Saturday, 22 June 2013

The rise and fall of the gold standard

There is a new Cato Policy Analysis piece out on The Rise and Fall of the Gold Standard in the United States (pdf) by George Selgin. The executive summary reads,
There is, in informal discussions and even in some academic writings, a tendency to treat U.S. monetary history as divided between a gold standard past and a fiat dollar present. In truth, the legal meaning of a “standard” U.S. dollar has been contested, often hotly, throughout U.S. history, and a functioning (if not formally acknowledged) gold standard was in effect for less than a quarter of the full span of U.S. history.

U.S. monetary policy was initially founded upon a bimetallic dollar, convertible into either gold or silver. Although officially committed to bimetallism, from 1792 to 1834 the United States was functionally on a silver standard. From the Civil War until 1879, a fiat “greenback” standard predominated with the exception of a few states, such as California and Oregon, where a gold standard continued to operate.

Between 1870 and 1879 numerous countries embraced gold monometallism. France ended the free coinage of silver in 1873, while the rest the Latin Monetary Union followed in 1876. But it was above all Germany’s switch to gold that prompted the United States to demonetize silver and embrace gold. Thus began the era of the Classical Gold Standard in the United States.

The Classical Gold Standard Era lasted until about War World I, when as common in times of war countries abandoned their commitment to convertibility. What followed World War I was the Gold Exchange Standard, whose failure resulted from its dependence upon central bank cooperation. Post World War II, the Gold Exchange Standard was replaced by the Bretton Woods System and its reliance on a fiat dollar. Bretton Woods finally came to an end when President Nixon closed the “gold window” on August 15, 1971.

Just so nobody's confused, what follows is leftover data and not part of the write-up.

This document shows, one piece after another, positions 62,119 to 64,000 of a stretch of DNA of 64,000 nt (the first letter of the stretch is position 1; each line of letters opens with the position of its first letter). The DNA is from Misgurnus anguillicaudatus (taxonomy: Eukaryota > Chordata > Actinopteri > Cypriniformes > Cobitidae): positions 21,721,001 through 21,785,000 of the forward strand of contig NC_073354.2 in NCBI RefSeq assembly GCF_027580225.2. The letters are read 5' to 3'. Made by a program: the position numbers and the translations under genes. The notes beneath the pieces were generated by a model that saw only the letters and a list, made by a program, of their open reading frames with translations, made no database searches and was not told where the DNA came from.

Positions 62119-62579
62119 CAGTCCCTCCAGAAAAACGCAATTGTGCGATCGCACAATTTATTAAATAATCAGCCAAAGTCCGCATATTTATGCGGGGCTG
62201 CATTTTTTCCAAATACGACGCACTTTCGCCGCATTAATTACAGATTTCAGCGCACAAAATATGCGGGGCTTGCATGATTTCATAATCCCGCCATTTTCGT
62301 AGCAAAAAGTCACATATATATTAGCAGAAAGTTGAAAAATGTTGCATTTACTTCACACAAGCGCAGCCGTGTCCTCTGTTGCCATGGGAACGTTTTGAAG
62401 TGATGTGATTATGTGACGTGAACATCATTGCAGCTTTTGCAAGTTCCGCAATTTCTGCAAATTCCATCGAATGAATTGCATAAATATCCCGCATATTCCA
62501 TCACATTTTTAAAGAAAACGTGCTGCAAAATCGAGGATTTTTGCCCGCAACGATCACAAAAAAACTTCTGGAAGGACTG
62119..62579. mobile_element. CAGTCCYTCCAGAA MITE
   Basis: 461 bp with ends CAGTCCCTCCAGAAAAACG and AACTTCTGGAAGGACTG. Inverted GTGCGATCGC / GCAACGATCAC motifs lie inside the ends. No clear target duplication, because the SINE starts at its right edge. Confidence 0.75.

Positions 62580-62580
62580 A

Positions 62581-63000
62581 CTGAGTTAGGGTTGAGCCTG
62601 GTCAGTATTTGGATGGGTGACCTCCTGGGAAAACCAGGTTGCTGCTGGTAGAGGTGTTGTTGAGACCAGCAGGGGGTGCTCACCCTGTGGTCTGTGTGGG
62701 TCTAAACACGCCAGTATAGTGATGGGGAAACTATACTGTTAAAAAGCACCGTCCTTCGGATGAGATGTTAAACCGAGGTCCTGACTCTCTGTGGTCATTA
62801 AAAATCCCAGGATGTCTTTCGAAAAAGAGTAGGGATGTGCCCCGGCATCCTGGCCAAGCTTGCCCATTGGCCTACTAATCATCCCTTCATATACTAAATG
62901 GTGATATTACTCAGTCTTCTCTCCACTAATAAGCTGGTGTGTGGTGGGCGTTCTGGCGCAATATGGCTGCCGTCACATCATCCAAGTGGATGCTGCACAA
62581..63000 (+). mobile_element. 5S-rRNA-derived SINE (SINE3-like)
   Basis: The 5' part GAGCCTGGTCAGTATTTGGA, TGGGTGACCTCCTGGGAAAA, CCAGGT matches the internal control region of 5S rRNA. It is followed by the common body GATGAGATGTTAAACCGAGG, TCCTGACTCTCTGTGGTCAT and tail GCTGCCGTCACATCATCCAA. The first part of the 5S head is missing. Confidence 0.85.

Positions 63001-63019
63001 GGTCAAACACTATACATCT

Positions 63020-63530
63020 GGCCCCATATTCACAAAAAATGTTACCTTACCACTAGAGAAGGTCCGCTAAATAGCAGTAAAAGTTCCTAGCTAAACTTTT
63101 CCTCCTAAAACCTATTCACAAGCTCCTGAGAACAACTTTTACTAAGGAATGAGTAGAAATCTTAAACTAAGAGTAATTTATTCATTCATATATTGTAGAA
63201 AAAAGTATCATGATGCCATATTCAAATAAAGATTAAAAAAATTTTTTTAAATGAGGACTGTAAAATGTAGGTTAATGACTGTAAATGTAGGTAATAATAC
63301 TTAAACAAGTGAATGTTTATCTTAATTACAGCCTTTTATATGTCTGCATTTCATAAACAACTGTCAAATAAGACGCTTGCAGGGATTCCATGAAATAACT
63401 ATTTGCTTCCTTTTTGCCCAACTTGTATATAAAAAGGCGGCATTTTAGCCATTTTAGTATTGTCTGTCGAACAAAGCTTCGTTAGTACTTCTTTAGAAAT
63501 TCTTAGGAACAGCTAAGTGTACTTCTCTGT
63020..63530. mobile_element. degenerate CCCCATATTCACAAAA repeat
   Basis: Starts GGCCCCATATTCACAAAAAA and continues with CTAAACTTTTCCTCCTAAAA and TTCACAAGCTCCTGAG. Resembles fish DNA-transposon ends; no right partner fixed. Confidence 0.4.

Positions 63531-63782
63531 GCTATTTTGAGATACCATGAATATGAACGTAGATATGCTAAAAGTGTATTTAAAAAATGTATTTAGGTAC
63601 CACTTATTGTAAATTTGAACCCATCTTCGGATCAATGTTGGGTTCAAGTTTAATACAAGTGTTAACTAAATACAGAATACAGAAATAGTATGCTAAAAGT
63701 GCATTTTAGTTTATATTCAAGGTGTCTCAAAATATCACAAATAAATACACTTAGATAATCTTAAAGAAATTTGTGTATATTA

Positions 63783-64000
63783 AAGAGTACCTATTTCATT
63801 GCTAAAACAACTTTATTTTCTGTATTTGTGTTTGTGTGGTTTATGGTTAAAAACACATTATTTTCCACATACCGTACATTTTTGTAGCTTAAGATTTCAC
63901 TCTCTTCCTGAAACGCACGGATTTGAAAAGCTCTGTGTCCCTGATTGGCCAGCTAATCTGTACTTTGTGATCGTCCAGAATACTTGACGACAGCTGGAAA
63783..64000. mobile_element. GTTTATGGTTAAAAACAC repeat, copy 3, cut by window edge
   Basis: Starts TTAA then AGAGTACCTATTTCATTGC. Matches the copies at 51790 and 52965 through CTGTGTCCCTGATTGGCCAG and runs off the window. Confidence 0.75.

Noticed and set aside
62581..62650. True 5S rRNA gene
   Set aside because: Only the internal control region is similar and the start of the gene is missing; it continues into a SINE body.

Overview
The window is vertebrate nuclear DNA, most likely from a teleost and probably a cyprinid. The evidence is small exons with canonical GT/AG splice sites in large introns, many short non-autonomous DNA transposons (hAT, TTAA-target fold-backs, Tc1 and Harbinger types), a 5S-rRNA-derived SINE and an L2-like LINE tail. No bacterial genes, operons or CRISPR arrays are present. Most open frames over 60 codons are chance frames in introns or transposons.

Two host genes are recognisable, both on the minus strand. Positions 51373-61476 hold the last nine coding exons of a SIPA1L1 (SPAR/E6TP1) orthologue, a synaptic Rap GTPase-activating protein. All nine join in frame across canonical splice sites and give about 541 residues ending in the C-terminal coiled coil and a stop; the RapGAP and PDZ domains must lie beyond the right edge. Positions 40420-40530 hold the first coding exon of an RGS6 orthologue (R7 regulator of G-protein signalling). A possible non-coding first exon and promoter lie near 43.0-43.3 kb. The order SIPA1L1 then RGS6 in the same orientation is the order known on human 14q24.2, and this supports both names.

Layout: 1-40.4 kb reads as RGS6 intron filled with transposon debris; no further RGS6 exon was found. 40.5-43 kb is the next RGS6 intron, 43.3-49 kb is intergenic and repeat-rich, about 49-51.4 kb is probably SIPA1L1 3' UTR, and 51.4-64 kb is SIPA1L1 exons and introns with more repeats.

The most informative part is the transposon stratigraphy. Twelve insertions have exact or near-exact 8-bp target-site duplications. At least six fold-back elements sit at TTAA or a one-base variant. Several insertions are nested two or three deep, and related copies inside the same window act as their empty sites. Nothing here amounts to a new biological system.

This paper reviews the history of the gold standard in the United States, explaining both how that standard came into being despite having been neither formally provided for nor informally established at the nation’s inception, and how it eventually came to an end. It concludes that the conditions that led to the gold standard’s original establishment and its successful performance are unlikely to be replicated in the future.


Anonymous said...

The closest thing we've seen recently to a gold standard is the Euro - particular their effects on the PIIGS. Just as if they were on a gold standard, PIIGS cannot devalue their currency --- forcing nominal devaluation in the real economy.

The resulting dislocations - 50% youth unemployment in Spain, virtual economic collapse in Greece - and certainly more severe than any finance minister would inflict on their own populace, and are already at the limits of democratic viability.

Unfortunately these corrections are nowhere near those actually required, that would have been forced on these economies with a real gold standard, and thus an inability to borrow or print Euros. Primiarly, of course, the end of the economically (and morally) bankrupt welfare systems that are still expanding throughout the "advanced" west - even in the US with Osamacare...

rivoniaboy said...

Markets will rock, roll and lay down on the floor in spasms of laughter and revulsion. At the end of the day... when the dust settles and the music stops... gold will be the last man standing.

Bill Bonner